Wednesday, June 14, 2006

In Which Joe Bloviates on the Magic of the Cinema

I hadn’t been to a movie theatre since February. In light of the once a week at least movie-going habit I'd developed over the last 2-3 years, that seemed an obscene amount of time to be away from my sticky-floored Mecca. Not that I didn’t know why I hadn’t been in so long. Combine an unusually busy spring, work-wise, with the usual crappy quality of films in the first quarter, then toss in a pinch of burn-out from the 2005 crop of movies -- which I seemed to invest a lot into (tried to see every single movie that passed through town no matter if it appealed to me or not, and cared way too much about the damn Oscars), despite having precious few flicks I actually loved -- and I totally get why I took a break. But with even my Netflix list gathering dust and my scour-the-internet-for-casting-news-and-trailers habit going the way of my "I'll smoke when I drink...maybe" habit, I figured it was time to get back to the cinema. The cinema! Where pretense rules all, and the lady three rows back just won't shut up! I missed it.

Plus, what better excuse to get up off my fat ass than Robert Altman? A Prairie Home Companion just opened, and I've been looking forward to it for over a year. Incidentally, I'm declaring shenanigans on the word "prairie." That first "i"? Is an asshole. It fucks me up every time, and when I try and compensate for it, I wind up writing "Parairie" which makes me look for-real retarded. Spell it how it sounds, Webster's. Anyway, because I'm attending the noon matinee, and because it's A Prairie Home Companion, I end up among the oxygen tank crowd. Plusses of going to the movies with the oxygen tank crowd: they're very polite, and they respect the buffer zone concept, on account of needing extra space for said tanks of life-sustaining air. Minuses of going to the movies with the oxygen tank crowd: you'd think "polite" would extend to not talking during the movie, but you'd be wrong, and since none of them can hear, they're super loud about it. And it's all really pedestrian stuff, like "We should see that movie about the Devil reading Pravda." I mean, at least make a bitchy comment about Anne Hathaway's bangs, old people, jeez.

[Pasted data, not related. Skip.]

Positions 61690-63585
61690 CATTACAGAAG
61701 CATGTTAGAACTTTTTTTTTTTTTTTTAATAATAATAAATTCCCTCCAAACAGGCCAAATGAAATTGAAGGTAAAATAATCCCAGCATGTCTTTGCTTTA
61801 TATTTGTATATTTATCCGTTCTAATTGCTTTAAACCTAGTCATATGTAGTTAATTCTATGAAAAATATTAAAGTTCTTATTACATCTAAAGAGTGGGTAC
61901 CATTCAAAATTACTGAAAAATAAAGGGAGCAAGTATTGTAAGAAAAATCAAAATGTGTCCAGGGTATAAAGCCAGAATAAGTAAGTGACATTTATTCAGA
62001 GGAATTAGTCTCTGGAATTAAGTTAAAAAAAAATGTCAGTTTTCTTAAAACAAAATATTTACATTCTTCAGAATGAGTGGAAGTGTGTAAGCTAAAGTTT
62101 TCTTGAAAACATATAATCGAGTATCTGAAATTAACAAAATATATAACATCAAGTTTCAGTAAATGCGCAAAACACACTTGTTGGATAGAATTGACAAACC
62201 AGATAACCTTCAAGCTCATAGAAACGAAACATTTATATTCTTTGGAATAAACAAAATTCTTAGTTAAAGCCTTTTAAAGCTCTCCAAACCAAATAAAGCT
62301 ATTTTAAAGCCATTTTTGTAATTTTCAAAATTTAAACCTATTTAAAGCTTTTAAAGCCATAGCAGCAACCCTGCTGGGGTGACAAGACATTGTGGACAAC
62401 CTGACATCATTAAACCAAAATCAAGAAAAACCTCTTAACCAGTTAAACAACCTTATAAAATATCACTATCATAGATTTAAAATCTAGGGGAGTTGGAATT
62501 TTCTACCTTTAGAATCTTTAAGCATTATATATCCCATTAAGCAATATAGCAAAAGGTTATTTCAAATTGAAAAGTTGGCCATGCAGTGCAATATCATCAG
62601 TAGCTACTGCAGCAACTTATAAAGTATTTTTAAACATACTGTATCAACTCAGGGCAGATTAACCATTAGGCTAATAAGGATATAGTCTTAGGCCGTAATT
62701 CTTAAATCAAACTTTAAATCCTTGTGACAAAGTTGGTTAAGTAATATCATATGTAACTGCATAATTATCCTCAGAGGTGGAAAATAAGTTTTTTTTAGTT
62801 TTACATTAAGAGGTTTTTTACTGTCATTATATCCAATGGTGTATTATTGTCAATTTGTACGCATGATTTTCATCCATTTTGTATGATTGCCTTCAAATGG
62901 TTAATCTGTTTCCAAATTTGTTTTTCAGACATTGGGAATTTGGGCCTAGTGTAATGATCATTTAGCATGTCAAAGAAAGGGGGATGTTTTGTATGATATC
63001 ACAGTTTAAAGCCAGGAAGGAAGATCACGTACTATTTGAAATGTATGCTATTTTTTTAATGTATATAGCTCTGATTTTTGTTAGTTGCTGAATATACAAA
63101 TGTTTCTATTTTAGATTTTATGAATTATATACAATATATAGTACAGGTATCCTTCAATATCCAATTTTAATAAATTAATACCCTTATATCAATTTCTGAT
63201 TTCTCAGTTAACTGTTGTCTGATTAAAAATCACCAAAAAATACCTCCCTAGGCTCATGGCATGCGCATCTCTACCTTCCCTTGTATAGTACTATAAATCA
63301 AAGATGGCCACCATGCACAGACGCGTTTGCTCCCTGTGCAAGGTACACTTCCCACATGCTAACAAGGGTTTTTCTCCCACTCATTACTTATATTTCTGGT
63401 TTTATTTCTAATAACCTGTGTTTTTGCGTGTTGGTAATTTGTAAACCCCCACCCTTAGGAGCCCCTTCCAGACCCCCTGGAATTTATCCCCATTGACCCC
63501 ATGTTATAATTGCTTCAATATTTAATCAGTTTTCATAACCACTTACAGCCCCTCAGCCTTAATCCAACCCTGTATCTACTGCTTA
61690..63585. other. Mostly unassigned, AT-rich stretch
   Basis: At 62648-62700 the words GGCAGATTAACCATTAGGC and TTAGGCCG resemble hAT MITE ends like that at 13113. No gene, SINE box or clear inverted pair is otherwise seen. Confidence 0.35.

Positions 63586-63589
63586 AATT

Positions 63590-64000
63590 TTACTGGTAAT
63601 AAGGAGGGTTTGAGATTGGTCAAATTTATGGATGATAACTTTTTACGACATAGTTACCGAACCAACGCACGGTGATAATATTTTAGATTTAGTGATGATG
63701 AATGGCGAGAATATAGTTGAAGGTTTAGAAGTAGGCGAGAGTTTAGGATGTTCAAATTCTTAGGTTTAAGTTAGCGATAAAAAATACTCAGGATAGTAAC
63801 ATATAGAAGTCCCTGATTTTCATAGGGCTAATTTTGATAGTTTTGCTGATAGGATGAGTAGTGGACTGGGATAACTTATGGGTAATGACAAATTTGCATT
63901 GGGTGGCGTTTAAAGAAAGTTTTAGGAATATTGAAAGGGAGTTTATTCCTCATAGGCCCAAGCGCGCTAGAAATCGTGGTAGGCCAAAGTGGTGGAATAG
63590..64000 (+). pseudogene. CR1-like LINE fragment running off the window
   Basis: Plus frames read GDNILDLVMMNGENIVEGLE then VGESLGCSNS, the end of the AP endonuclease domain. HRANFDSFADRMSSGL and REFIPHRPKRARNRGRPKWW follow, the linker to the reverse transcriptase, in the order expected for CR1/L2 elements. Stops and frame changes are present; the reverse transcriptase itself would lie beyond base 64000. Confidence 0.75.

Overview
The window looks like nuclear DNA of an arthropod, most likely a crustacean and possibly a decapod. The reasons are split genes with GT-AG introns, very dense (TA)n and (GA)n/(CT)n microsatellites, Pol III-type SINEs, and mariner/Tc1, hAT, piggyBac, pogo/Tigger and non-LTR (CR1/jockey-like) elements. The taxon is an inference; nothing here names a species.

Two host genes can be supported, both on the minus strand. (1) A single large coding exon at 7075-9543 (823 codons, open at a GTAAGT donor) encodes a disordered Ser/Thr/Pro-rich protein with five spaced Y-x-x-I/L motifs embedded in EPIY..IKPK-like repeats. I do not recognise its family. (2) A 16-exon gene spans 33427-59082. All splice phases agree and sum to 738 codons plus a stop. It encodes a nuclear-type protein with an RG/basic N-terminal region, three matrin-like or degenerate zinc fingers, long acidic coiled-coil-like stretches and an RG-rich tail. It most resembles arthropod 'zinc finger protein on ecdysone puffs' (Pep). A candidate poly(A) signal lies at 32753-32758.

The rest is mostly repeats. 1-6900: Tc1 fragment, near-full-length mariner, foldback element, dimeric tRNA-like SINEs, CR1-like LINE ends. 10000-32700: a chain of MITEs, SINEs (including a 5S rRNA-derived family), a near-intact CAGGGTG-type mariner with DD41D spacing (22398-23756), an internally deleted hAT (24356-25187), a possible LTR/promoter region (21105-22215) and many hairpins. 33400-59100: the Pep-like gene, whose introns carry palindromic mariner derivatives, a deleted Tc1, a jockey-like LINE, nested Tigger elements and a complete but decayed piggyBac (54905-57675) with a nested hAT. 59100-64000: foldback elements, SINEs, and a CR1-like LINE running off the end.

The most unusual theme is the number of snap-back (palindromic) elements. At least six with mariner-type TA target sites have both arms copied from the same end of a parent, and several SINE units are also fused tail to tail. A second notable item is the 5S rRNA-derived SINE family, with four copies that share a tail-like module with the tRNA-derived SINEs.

As for the movie itself, it was delightful. Just really well done, and it leaves you actually wanting more, which is so rare these days. As always with Altman, the dialogue is naturalistic and funny, and he manages to do this every single time, and without the benefit of a truly repertory-like troupe like, say, Christopher Guest has. This time around, gold stars go to Meryl Streep, Lily Tomlin, Lindsay Lohan, Woody Harrelson, John C. Reilly and a host of other. Even Garrison Keillor, who may look like a bullfrog but manages to be a better actor than I gave him credit for. It's also a remarkably nimble movie, one which saw the inclusion of not one, but two characters who could have proved to be huge problems for the story, but through the acting -- Kevin Kline and Virginia Madsen doing some great work -- and the way the film lets them weave in and out just like everyone else, they manage to fit. Loved the whole thing. I need to figure out a way for Streep and Tomlin to get nominated as Supporting Actress as a dual entry. They're that good together. And Lohan, while looking like a bag of bones, still has that glimmer of the great actress she really is, and I hope somebody tells the President that Iraq can wait, but Lindsay needs our help now.